Pupils' growing awareness of the impact of manmade climate change could lead to them rejecting school trips abroad, according to a leading independent school headteacher.
Jane Prescott, incoming president of the Girls' Schools Association, said pupils were increasingly conscious of how their lifestyles could affect the environment, leading them to eschew air travel.
Climate change: 'The kids are all right about climate change'
Ms Prescott, who is also headmistress of Portsmouth High School, an independent all-girls school, said private schools would continue their work with partner schools in the developing world.
But she believed pupils may be less likely in future to take long-haul flights to visit these schools, or to participate in school trips.
She said: "One of the problems I think for schools now [with a partnership programme in the developing world] is looking at their carbon footprint. They’re looking at that eco, green agenda.
"How are we sending children all over the world if they’re going to want to offset their carbon footprint? And there are so many ways in which we communicate – it doesn’t have to be by actually going to visit that particular country, it can be through Skype or the other forms of link that you can have.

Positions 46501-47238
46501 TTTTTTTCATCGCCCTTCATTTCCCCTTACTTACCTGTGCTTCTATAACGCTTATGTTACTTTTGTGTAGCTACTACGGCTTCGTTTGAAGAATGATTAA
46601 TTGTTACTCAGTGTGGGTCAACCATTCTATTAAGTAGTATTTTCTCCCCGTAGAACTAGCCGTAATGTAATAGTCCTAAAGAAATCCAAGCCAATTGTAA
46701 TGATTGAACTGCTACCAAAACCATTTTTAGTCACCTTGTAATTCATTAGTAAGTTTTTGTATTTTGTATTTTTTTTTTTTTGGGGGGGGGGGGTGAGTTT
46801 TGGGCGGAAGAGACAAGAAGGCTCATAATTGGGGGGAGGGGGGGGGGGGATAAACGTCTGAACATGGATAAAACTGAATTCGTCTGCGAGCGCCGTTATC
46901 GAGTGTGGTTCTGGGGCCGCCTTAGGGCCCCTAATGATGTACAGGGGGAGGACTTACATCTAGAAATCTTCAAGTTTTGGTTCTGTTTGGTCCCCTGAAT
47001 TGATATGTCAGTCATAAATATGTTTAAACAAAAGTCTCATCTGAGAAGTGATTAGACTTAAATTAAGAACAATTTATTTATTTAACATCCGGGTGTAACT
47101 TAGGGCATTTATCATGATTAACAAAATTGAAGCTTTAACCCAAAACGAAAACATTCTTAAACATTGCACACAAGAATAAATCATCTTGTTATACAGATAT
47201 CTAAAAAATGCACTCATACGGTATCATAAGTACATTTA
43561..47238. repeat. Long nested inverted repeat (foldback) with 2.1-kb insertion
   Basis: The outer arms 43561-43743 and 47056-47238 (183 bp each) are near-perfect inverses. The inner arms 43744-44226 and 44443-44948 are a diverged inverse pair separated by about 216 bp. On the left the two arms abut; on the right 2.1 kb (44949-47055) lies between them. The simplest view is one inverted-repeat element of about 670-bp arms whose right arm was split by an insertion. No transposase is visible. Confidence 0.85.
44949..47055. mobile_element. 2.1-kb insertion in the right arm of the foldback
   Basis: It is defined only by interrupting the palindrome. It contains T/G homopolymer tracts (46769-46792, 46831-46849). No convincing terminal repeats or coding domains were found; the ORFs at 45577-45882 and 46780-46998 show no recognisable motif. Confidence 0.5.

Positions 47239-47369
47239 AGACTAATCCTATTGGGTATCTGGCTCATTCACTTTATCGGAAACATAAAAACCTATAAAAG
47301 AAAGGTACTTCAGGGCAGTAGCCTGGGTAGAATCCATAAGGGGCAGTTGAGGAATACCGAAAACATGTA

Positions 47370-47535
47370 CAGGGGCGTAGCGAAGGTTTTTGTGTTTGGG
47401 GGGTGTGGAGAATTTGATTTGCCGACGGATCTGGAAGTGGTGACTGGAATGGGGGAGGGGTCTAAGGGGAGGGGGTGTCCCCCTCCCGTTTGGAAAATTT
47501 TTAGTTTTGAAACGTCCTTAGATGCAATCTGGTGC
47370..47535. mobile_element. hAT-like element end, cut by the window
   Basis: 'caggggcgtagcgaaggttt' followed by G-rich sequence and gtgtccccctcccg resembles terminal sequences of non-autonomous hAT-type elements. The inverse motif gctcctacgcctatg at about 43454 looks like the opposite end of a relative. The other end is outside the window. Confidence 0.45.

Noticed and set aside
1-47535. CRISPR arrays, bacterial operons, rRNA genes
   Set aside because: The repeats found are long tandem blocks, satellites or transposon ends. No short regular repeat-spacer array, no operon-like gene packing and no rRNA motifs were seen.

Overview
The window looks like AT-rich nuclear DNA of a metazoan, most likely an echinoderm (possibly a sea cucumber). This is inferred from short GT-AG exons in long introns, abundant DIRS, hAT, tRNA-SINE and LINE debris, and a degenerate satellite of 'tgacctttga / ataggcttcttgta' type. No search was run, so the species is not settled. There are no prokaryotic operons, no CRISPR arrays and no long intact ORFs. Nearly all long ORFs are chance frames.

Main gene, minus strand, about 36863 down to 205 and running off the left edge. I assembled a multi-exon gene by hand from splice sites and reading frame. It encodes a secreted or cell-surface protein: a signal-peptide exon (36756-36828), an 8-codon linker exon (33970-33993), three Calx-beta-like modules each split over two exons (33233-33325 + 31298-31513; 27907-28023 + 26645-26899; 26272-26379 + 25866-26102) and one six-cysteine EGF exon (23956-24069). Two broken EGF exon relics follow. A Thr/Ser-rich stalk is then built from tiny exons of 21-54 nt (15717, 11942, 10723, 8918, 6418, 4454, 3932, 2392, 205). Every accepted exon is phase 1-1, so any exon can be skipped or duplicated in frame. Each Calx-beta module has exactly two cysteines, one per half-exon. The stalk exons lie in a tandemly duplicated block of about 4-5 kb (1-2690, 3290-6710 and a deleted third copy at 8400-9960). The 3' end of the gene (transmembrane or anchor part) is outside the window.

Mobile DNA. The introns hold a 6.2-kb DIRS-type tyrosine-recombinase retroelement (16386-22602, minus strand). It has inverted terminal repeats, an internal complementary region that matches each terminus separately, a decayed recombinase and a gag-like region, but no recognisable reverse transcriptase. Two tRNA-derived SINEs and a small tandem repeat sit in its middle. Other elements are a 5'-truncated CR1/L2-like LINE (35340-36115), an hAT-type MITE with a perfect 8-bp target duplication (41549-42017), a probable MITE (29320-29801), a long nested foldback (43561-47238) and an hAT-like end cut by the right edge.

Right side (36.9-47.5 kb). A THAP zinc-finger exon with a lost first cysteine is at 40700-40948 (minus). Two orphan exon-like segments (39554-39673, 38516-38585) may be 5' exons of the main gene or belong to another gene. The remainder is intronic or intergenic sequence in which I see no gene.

"Young people are becoming much more aware of their lifestyle. We have a meat-free Monday, for example, which came as a request from the girls themselves.
"We do not have single-use plastic bottles – they are biodegradable – and we are looking at how we adjust our own environment to make sure they can follow that at home.
"We might not do as many trips, or consider the value of each individual trip. The driver for this will come from the children themselves. Children are developing their awareness of manmade climate change."
Referring to the international impact of Swedish teenager Greta Thunberg's efforts to highlight climate change, Ms Prescott said: "Greta is just an example of that, but there are many other young people campaigning for more global awareness of our impact on the planet as a whole.
"It’s about sustainable futures and how we make sure our environment is secure for generations to come."
Many private schools have partnerships with schools overseas or organise annual trips to far-flung locations.
Portsmouth High School runs a scheme in which sixth-form pupils travel to South Africa to volunteer at a primary school, while St Paul's Girls' School in London has a programme for pupils to volunteer at an orphanage in Russia.
Eton College has also run expeditions to Malawi, Kenya, Nepal and Tibet.